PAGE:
If then any one wish to be set above others, let him win it by the decree of heaven, and be crowned by those honours which God bestows. Let him surpass the many by having the testimony of glorious virtues; but the rule of virtue is a lowly mind that loves not boasting: yes! it is humility. And this the blessed Paul also counted worthy of all esteem: for he writes to such as are eagerly desirous of saintly pursuits, "Love humility." And' the disciple of Christ praises it, thus writing; "Let the poor brother glory in his exaltation: and the rich in his humiliation, because as the flower of the grass he passes away." For the moderate and bridled mind is exalted with God: for "God, it says, will not despise the contrite and abased heart."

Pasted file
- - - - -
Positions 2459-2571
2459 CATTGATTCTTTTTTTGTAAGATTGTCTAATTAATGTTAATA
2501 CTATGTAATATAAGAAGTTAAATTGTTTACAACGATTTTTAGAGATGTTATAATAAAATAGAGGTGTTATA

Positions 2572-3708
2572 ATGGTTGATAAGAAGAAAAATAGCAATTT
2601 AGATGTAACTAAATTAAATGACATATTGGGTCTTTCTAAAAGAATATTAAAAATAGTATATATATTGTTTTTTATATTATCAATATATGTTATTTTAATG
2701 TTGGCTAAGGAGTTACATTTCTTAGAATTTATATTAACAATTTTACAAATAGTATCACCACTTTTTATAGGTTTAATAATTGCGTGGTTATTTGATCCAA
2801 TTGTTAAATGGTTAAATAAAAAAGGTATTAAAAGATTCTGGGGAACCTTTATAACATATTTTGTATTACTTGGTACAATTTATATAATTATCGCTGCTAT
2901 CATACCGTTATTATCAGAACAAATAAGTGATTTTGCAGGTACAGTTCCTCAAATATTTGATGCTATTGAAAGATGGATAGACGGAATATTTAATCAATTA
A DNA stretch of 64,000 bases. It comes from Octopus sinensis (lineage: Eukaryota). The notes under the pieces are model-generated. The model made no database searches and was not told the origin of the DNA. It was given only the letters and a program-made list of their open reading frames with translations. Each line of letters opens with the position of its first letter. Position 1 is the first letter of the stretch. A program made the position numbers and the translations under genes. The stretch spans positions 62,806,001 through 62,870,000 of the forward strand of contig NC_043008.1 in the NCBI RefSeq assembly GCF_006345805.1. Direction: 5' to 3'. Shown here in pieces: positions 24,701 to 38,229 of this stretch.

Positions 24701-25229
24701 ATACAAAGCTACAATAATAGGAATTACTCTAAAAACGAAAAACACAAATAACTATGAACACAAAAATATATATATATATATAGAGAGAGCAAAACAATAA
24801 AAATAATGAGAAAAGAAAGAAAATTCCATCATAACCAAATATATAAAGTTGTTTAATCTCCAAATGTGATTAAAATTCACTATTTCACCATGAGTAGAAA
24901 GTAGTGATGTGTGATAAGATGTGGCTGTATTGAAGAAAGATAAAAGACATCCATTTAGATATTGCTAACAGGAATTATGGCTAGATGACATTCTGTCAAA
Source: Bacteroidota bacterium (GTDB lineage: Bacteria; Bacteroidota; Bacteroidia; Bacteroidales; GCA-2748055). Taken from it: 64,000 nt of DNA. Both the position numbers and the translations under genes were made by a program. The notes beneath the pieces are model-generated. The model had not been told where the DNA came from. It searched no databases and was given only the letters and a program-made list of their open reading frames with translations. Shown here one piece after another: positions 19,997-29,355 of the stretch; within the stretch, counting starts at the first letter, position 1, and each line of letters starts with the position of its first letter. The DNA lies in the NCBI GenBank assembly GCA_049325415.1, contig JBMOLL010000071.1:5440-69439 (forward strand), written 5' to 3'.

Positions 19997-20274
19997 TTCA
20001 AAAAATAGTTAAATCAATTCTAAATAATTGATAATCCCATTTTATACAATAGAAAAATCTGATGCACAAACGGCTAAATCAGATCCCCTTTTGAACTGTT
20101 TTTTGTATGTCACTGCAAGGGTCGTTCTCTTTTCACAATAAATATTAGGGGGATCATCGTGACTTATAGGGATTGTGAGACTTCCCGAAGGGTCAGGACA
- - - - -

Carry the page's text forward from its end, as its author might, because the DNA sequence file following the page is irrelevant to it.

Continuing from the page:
But whosoever thinks great things of himself, and is supercilious, and elate in mind, and prides himself on an empty loftiness, is rejected and accursed. He follows a course the contrary of Christ's, Who said; "Learn of Me, for I am meek and lowly in heart." "For the Lord, it says, resists the proud, but gives grace to the humble." The wise Solomon also shows in many places the safety of the humble mind; at one time saying, "Exalt not yourself, that you fall not:" and at another time, he figuratively declares the same thing; "He that makes his house high, seeks an overthrow." Such a one is hated of God, and very justly, as having mistaken himself, and senselessly aimed above the limits of his nature. For upon what ground, I pray, does man upon earth think great things of himself? For certainly his mind is weak, and |479 easily led into base pleasures: his body is tyrannized over by corruption and death: and the duration of his life is short and limited. Nor is this all, for naked were we born, and therefore riches, and wealth, and worldly honour come to us from without, and are not really ours: for they belong not to the properties of our nature. For what reason therefore is the mind of man puffed up? What is there to exalt it to superciliousness and boasting? Were any one but to regard his state with understanding eyes, he would then become like Abraham, who mistook not his nature, and called himself "dust and ashes." And like another also who says; "Quit man who is rottenness, and the son of man who is a worm." But he who is a worm and rottenness; this dust and ashes: this very nothingness becomes great and admirable and honourable before God, by knowing himself; for so he is crowned by God with honour and praise: for the Saviour of all and Lord gives grace to the humble: by Whom and with Whom to God the Father be praise and dominion, with the Holy Spirit, for ever and ever, Amen. |480